So that was Paris for another two years, time to move on this week to…. Antwerp? Yup, it’s home to a long-serving General Motors Europe plant, currently making Opel Astras and, while GM says it’s for the chop, unions and the Flemish government are saying, ‘hang on a mo’.

GM is, of course, caught between a rock and a hard place. On the one hand, as editor Dave Leggett noted earlier this week, the same day GM said that the plant would definitely close: “Has there been much OEM industrial restructuring in Europe in response to much lower market volume? No. Overcapacity remains. For national governments, like companies, sectoral overcapacity is someone else’s problem. You don’t shell out taxpayers’ money in soft loans only to see a car company shut a plant. Governments certainly don’t want the economic and political grief that can flow from that.” On the other hand, there are savings which must be made though, to get there, many workers must be sacked in a struggling western European economy, with the attendant bad publicity.

Which neatly foretold What Happened Next, as tracked by our intrepid business editor Simon Warburton. Later on Monday, the unions expressed anger and disappointment at the apparent turnaround, compared with what Opel/Vauxhall chief Nick Reilly had, only a few days before, told reporters, including us, in Paris.

Tuesday, the unions demanded to know the identity of the Chinese firm thought to be one of two potential bidders for the plant. Later, Simon, who had been talking to as many insiders as possible all day, posted his views opining that the union protests were “like a final throw of the dice from the labour organisations. The plant, where half of the employees have already departed, has been earmarked for disposal for some time by Opel, which has undergone some radical restructuring across Europe to cut capacity”.

Wednesday, the Flemish government, not surprisingly, as it will have to take some responsibility for helping the to-be-sacked GM workers, said a loan guarantee would not be out of the question should a potential investor come forward. And Simon ‘backgrounded’ the issue from the Chinese perspective, considering why, in light of Geely’s recent purchase of Volvo Cars which also has a plant in Belgium, Antwerp could be an attractive way into Europe.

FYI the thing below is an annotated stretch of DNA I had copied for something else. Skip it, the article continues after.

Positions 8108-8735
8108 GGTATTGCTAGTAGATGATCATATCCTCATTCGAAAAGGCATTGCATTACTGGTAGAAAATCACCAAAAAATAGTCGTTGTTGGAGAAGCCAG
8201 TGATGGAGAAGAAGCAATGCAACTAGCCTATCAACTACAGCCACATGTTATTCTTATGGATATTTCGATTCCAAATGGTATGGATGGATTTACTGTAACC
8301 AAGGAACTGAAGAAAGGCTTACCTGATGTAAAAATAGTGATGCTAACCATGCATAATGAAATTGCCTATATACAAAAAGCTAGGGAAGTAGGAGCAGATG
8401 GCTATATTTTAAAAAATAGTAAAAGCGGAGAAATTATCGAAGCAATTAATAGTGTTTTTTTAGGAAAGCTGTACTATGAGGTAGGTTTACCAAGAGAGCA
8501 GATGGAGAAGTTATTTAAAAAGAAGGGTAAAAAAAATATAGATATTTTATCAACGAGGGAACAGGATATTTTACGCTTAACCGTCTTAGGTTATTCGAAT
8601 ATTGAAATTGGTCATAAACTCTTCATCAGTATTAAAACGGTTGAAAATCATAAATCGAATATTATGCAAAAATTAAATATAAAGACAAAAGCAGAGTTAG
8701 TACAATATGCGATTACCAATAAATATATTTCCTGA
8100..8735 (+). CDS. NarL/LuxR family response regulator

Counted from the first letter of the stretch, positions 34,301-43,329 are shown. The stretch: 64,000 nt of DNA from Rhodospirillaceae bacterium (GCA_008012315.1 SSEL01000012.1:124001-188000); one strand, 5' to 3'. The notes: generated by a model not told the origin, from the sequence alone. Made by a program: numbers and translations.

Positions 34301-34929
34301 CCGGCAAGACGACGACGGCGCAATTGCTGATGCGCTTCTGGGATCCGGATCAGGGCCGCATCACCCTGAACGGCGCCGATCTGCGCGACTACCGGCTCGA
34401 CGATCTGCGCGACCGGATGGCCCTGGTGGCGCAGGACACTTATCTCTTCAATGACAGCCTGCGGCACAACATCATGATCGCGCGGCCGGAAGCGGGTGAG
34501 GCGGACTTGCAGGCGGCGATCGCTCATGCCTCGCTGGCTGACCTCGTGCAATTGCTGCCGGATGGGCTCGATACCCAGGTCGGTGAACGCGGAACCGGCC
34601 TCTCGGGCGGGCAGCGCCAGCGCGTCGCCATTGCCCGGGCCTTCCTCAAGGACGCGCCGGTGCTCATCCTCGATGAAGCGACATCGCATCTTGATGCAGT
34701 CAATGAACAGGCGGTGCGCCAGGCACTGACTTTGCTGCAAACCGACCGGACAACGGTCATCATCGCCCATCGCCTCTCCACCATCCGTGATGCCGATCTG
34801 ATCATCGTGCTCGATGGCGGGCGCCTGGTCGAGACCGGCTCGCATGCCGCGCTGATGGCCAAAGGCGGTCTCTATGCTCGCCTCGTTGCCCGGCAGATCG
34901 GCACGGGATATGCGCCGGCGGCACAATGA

Thursday, and it looked like Geely, already busy with Volvo, was not going to be the knight in shining armour for the Antwerp workers, after all.

Friday, and it was looking like a Chinese investor was still in the frame as unions hoped their Thursday works council meeting with Reilly would be followed by one with a potential Chinese ‘partner’.

Our final coverage before we called it a week, published just a few minutes ago, showed that, despite Geely’s best efforts to quash speculation surrounding the Antwerp plant, one highly-placed source in Belgium said today that Geely chief Li Shufu, on a visit to the country this week, had not just concentrated on his Volvo division’s Ghent activities.

Indeed, he had also turned his attention – in tandem with the Flanders government’s so-called Reconversion Group comprising politicians and finance experts to find an Antwerp solution – to the Opel plant’s future.

“At the last meeting between Li Shufu and Peeters, Mr Shufu said he was interested to give orders to his experts to search with the experts of the Reconversion Group [as to] what could be the case – with Opel Antwerp,” a source told us.

To be continued, I think….

Have a great weekend.

Graeme Roberts
Deputy/News Editor